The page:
of her breasts.

Charlene pressed her face against the refrigerator. “There’s nothing left to fight for,” she muttered in a tired voice.

“You could fight to get away,” Albert suggested. “The door’s just over there.”

“I can’t get away,” she said.

“I know.”

As both his hands delved and caressed Charlene underneath her robe, he felt the weight of the knife in the pocket of his own
robe.

I could do her right now.

But I want to
keep
her. I don’t want all this to end. I don’t want this
ever
to end.

Anyhow, who’d make my breakfast?

He let go of Charlene, stepped back and picked up the end of the clothesline. Then he went to the breakfast table. He swung
out a chair and sat down.

Charlene stood between him and the kitchen door.

The door had four panes of glass in its upper half. Sunlight blazed through them, hurting his eyes when he tried to look at
Charlene. He wished he had sunglasses.

“I want my bacon crisp,” he said. “Nothing worse than limp bacon.”

She raised her head and pulled open the refrigerator door.

“I think you’ve got to use low heat,” he said, squinting as he watched her take out the flat box and shut the refrigerator.
She opened the box as she carried it to the counter. There, the sunlight no longer blazed on her.

Much better. He could see her much more clearly now.

She crouched and removed a large skillet from a cupboard. Then she peeled off strips of bacon and arranged them in the skillet.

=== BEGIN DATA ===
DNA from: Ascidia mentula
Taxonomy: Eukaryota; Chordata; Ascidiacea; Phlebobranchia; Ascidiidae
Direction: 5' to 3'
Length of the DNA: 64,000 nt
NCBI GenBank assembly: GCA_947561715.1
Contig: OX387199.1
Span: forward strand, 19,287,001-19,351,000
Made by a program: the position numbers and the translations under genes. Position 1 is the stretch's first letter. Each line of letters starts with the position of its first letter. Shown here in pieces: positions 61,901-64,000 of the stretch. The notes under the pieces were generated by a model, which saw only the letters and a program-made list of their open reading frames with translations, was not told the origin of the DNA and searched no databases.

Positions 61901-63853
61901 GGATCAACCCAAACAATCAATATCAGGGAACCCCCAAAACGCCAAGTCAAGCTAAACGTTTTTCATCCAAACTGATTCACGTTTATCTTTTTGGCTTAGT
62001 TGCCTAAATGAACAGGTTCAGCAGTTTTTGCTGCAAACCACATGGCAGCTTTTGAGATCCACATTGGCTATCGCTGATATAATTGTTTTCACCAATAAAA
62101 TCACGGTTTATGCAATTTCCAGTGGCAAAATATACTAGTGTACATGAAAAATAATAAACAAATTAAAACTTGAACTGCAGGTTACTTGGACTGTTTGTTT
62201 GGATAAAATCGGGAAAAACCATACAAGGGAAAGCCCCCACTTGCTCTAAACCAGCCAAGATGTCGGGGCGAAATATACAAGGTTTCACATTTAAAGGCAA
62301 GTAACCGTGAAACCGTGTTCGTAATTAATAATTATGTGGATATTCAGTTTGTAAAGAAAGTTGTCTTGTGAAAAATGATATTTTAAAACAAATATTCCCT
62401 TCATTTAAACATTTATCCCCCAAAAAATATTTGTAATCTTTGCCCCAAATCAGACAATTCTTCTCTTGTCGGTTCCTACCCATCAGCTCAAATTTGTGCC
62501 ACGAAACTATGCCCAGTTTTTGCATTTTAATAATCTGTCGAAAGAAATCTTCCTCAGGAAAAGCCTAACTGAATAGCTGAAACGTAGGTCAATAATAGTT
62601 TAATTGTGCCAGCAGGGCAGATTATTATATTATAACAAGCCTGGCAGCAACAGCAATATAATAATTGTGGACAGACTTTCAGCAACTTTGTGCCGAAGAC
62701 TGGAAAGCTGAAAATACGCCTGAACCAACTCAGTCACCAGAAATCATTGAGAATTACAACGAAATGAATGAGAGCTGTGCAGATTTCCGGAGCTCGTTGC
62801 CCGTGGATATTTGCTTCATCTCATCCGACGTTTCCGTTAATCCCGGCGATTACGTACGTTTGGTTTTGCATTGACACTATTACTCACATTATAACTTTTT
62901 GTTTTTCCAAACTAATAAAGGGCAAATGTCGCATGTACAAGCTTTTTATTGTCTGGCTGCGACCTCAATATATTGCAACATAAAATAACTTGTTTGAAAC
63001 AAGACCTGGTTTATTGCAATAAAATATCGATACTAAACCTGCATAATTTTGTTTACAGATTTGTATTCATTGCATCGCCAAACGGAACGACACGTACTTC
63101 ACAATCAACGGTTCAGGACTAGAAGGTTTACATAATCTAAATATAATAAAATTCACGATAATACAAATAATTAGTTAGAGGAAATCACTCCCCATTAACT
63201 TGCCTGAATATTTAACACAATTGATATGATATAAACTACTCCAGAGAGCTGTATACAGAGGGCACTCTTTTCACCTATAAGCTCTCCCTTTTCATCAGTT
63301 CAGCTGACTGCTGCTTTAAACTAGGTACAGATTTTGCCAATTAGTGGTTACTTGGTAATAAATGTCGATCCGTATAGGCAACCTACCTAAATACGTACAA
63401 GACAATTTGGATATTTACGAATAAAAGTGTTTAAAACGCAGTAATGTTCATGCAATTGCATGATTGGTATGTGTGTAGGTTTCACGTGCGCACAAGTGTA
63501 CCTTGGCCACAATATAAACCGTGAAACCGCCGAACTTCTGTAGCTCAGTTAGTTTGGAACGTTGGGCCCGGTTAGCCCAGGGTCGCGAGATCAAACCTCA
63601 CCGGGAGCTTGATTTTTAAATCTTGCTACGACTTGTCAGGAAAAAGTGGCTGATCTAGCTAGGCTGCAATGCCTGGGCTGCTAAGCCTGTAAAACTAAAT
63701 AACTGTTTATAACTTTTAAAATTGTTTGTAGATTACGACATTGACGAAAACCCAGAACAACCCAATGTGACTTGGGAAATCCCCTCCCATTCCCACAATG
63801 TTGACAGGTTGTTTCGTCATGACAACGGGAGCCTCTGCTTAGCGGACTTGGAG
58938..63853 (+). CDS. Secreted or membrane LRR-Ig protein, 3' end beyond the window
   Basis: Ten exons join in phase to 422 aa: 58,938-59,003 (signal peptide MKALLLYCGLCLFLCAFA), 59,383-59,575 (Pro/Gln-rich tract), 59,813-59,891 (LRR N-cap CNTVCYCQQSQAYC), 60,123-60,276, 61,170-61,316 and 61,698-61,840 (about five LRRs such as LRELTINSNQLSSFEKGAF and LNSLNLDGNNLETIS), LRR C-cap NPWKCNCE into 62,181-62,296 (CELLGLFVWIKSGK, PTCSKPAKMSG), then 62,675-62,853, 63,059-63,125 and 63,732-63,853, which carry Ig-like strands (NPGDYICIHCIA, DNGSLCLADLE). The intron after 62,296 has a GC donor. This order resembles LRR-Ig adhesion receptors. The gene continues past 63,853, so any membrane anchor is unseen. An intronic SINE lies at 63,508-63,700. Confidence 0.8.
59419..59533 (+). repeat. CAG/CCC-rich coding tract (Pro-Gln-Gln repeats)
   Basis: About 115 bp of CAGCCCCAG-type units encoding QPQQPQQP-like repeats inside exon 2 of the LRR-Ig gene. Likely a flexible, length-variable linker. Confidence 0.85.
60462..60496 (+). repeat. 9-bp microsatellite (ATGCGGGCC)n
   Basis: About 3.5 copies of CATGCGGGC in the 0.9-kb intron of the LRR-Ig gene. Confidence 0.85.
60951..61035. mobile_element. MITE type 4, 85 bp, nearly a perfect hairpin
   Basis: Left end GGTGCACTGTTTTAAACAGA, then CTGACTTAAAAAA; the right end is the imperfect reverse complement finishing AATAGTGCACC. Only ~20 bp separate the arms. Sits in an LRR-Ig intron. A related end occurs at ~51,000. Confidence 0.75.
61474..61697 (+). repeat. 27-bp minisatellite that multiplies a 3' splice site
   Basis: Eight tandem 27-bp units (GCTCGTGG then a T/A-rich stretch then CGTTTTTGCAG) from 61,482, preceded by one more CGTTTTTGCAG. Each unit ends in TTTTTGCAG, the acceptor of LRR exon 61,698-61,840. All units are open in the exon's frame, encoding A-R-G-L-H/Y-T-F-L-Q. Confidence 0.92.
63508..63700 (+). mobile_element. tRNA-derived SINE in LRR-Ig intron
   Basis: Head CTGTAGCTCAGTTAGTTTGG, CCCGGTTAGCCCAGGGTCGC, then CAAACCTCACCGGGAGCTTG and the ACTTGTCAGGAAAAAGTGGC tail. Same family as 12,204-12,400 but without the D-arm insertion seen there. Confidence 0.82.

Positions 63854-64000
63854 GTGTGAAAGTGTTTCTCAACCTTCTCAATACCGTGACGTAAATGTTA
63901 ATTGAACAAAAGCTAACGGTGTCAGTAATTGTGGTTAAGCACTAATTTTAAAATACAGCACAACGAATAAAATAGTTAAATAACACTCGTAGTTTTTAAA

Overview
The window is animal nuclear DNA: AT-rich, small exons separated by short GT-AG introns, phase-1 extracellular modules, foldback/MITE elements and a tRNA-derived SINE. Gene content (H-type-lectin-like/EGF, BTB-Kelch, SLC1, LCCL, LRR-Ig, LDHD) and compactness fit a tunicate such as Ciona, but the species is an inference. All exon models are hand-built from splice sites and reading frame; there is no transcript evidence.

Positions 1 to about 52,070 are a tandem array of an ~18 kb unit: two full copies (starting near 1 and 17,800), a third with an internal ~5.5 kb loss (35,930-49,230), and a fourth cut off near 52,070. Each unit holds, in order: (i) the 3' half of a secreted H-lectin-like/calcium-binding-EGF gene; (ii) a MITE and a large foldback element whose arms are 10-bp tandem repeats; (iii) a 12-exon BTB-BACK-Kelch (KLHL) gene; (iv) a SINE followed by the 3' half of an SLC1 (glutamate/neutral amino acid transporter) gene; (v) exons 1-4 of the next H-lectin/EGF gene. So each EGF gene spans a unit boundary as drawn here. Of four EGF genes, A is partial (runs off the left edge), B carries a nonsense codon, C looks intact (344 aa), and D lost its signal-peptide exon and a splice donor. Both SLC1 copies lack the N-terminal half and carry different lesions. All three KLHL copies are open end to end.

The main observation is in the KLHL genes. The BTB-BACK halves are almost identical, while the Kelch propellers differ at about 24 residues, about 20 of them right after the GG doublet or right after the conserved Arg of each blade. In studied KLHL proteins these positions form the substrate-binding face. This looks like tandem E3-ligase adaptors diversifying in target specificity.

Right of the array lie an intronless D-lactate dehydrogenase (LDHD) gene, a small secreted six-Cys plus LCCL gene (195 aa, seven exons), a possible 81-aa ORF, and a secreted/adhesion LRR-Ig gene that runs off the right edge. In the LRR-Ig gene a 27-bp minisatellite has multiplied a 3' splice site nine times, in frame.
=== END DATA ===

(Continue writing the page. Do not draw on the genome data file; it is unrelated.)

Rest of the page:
“If the heat’s too high,” Albert said, “you’ll burn the bacon. It winds up tasting like sawdust. I can’t stand burnt bacon.
It’s better off limp than burnt.”

“I’ll keep the heat low,” Charlene said in her quiet voice. “It’ll take longer, though.”

“I’m not in any hurry.” Scooting down on the chair, he crossed his legs at the ankles. “We’ll have plenty of time no matter
how long breakfast takes.”

“How many slices do you want?”

“How many fit in the skillet?”

“Six. But they shrink up later on.” She lifted the skillet and carried it over to the stove. “I could put in a couple more
then.”

“Do that.” Albert flicked his wrist, making the rope leap. A wave seemed to roll down the rope all the way to her ankle. “Six
for me, two for you.”

“Thanks,” she said.

He tugged the rope. It snapped taut, jerking her foot sideways off the floor. She dropped the skillet. It clamored against
the burner as she flung up her arms to keep her balance.

Albert slackened the rope. Her heel thumped the linoleum.

“Next time,” he said, “don’t get smart.”

“You’re gonna kill me anyway.”

“Maybe, maybe not. All depends.”

She turned on the burner under the skillet.

“Depends on what?” she asked.